W3C home > Mailing lists > Public > public-qt-comments@w3.org > March 2003

Re: FTS comments

From: Jonathan Robie <jonathan.robie@datadirect-technologies.com>
Date: Mon, 24 Mar 2003 12:24:56 -0500
Message-Id: <5.2.0.9.0.20030324121707.0118fd70@ncmail.datadirect-technologies.com>
To: kai.grossjohann@uni-duisburg.de (Kai Gro▀johann ), public-qt-comments@w3.org

At 10:18 PM 3/22/2003 +0100, Kai Gro▀johann wrote:
>* Application of SCORE to non-text conditions.
>
>   I believe that vagueness and uncertainty, the central issues of
>   Information Retrieval, are vital features for systems even outside
>   the domain of full text.  Consider the infamous used-car database
>   example: say the user searches for a white Lincoln Continental from
>   2001 with a given mileage (is that the right word? number of miles
>   run by that car is what I mean) and price.  There are no full text
>   conditions in this example.  Yet, what happens if there are no cars
>   fulfilling the exact condition but only cars that are "close
>   matches"?  One approach would be to interpret the conditions
>   vaguely.  Another approach requires the user to specify another
>   query to find those "close matches".  However, the latter approach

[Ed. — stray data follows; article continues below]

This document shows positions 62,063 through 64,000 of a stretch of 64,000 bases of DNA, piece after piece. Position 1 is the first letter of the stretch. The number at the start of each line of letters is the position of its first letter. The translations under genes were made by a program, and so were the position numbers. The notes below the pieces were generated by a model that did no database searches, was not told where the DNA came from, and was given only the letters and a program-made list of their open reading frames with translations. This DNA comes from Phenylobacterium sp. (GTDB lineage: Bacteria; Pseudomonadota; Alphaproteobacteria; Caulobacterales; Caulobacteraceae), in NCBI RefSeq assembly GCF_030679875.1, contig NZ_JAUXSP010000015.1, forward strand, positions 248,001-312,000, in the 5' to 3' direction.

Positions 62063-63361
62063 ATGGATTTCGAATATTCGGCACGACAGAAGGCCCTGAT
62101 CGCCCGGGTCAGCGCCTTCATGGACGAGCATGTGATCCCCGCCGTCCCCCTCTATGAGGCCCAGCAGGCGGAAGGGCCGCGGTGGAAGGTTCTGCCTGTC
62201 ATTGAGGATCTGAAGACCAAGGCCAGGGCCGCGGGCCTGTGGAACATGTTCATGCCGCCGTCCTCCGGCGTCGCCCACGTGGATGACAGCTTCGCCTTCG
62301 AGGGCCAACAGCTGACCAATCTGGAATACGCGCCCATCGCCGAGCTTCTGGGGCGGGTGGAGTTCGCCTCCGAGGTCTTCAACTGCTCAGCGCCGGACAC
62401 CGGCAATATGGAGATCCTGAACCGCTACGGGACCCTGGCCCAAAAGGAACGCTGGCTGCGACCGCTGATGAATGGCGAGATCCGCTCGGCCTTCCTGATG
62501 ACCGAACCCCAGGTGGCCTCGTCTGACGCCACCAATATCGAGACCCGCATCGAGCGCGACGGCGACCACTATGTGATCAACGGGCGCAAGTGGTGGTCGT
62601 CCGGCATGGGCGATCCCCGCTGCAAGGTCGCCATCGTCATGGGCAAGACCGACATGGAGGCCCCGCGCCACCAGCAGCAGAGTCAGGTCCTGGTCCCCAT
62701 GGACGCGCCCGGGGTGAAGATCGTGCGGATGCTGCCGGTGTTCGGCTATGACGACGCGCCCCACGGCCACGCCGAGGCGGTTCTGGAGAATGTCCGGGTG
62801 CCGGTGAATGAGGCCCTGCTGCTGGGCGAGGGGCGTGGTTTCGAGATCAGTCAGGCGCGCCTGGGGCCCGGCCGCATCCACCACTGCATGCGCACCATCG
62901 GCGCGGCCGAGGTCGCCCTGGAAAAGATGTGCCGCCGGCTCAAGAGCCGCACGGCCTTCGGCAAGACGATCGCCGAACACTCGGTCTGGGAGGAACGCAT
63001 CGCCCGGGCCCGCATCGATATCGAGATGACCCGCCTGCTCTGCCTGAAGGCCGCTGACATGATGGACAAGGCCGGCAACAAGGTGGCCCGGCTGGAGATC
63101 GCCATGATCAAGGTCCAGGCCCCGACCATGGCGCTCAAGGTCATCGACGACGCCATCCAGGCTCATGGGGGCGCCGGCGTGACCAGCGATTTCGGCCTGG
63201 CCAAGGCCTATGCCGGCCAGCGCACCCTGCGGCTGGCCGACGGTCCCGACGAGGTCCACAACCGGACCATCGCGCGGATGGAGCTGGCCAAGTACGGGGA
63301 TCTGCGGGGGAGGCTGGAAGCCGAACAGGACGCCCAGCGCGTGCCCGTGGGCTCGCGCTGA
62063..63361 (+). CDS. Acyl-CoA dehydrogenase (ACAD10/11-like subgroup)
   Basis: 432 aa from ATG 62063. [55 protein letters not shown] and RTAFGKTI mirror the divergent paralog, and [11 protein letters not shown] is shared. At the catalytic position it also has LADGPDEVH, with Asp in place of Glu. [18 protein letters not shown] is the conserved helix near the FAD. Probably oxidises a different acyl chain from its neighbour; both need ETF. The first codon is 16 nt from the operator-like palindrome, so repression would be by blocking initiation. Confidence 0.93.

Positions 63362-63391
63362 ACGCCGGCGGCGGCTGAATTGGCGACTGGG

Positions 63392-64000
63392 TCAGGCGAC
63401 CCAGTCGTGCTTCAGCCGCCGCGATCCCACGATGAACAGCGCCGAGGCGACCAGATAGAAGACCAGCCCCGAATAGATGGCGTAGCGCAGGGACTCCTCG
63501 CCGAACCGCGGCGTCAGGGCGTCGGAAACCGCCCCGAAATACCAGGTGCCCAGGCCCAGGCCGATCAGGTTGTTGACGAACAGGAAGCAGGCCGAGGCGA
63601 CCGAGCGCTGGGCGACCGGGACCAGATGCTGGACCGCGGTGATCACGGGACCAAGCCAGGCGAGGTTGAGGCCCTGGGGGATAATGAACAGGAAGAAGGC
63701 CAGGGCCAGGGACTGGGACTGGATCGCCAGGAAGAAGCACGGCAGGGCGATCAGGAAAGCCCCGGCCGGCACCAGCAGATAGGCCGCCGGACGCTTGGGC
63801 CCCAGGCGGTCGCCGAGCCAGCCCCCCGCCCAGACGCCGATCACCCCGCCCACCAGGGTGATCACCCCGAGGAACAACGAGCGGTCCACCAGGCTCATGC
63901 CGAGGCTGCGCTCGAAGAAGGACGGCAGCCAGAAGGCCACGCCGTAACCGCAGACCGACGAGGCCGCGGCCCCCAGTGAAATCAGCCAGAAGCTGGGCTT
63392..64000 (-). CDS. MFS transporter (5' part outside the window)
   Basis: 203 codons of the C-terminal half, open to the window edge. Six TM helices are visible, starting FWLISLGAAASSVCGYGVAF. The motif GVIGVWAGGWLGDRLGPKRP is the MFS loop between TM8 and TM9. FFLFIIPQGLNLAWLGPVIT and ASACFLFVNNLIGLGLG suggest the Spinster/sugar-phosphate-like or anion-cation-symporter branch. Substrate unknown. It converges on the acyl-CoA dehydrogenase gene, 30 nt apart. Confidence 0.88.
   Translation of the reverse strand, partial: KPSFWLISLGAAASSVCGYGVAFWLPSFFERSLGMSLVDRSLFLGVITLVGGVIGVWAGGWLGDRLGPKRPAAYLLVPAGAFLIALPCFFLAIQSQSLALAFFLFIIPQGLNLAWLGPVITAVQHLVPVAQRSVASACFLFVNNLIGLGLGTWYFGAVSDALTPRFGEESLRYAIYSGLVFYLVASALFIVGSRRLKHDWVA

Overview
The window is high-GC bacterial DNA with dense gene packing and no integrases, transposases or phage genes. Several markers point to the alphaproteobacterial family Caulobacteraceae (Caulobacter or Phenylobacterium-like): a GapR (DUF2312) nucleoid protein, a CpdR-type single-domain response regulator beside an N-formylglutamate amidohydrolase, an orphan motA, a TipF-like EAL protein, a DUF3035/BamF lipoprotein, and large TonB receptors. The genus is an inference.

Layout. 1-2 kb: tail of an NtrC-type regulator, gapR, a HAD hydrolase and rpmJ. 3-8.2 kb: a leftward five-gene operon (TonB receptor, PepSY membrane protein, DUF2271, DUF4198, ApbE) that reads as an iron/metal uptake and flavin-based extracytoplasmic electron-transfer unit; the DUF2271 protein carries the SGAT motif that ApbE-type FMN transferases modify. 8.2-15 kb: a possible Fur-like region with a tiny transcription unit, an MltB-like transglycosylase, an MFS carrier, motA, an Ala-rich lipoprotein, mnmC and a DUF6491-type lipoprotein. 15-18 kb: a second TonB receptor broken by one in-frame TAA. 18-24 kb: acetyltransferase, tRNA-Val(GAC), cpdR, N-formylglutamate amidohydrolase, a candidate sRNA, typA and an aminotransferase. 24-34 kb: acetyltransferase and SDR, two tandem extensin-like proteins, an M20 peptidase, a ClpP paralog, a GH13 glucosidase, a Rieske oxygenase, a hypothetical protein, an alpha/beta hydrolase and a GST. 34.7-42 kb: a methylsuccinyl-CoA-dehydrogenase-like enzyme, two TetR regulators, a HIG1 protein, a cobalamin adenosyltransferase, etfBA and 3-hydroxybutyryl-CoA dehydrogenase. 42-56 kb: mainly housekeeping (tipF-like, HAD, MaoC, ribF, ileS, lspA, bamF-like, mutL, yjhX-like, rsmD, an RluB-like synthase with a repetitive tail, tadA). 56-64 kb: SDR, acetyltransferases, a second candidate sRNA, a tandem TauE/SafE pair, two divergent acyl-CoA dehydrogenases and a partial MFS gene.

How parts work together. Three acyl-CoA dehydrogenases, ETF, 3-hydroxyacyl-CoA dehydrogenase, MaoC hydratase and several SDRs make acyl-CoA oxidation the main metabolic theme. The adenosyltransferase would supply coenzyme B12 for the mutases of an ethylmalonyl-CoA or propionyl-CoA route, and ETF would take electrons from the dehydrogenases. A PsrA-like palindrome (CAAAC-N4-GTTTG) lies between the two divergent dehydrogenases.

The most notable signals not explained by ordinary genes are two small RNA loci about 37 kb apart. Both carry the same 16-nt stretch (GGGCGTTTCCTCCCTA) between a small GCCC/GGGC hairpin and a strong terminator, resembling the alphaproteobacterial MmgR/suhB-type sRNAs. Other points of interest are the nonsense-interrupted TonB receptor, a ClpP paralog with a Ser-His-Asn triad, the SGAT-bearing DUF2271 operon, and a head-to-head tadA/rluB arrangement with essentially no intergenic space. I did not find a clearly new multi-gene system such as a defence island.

>   requires the user to know which of the query conditions to relax to
>   find that close match, and thus requires knowledge of the contents
>   of the database.  Surely this is not desirable: if the user knew
>   what's in the database, why search?
>
>   Therefore, the "best match" approach is important also for non-text
>   conditions.

I'm currently not very active in full-text, but I wanted to offer 
my  thoughts on this.

This has come up a number of times. Here's my opinion: the semantics of 
"close match" for a structure can be highly application-dependent, and it's 
not clear to me whether there is an approach to approximate structural 
match that will work at all well across a variety of structures from 
different application areas.  For instance, in this case, is a car a close 
match if the price is too high, or is that an absolute criterion for the 
user? To get useful results, it may be the case that the user really does 
need to let us know, in some way, which criteria to relax. There may be 
literature or products that tell us that we actually know how to do this 
well in the general case - do you know of any that we might want to look at?

Jonathan 
Received on Monday, 24 March 2003 12:25:04 GMT

This archive was generated by hypermail 2.2.0+W3C-0.50 : Tuesday, 27 March 2012 18:14:24 GMT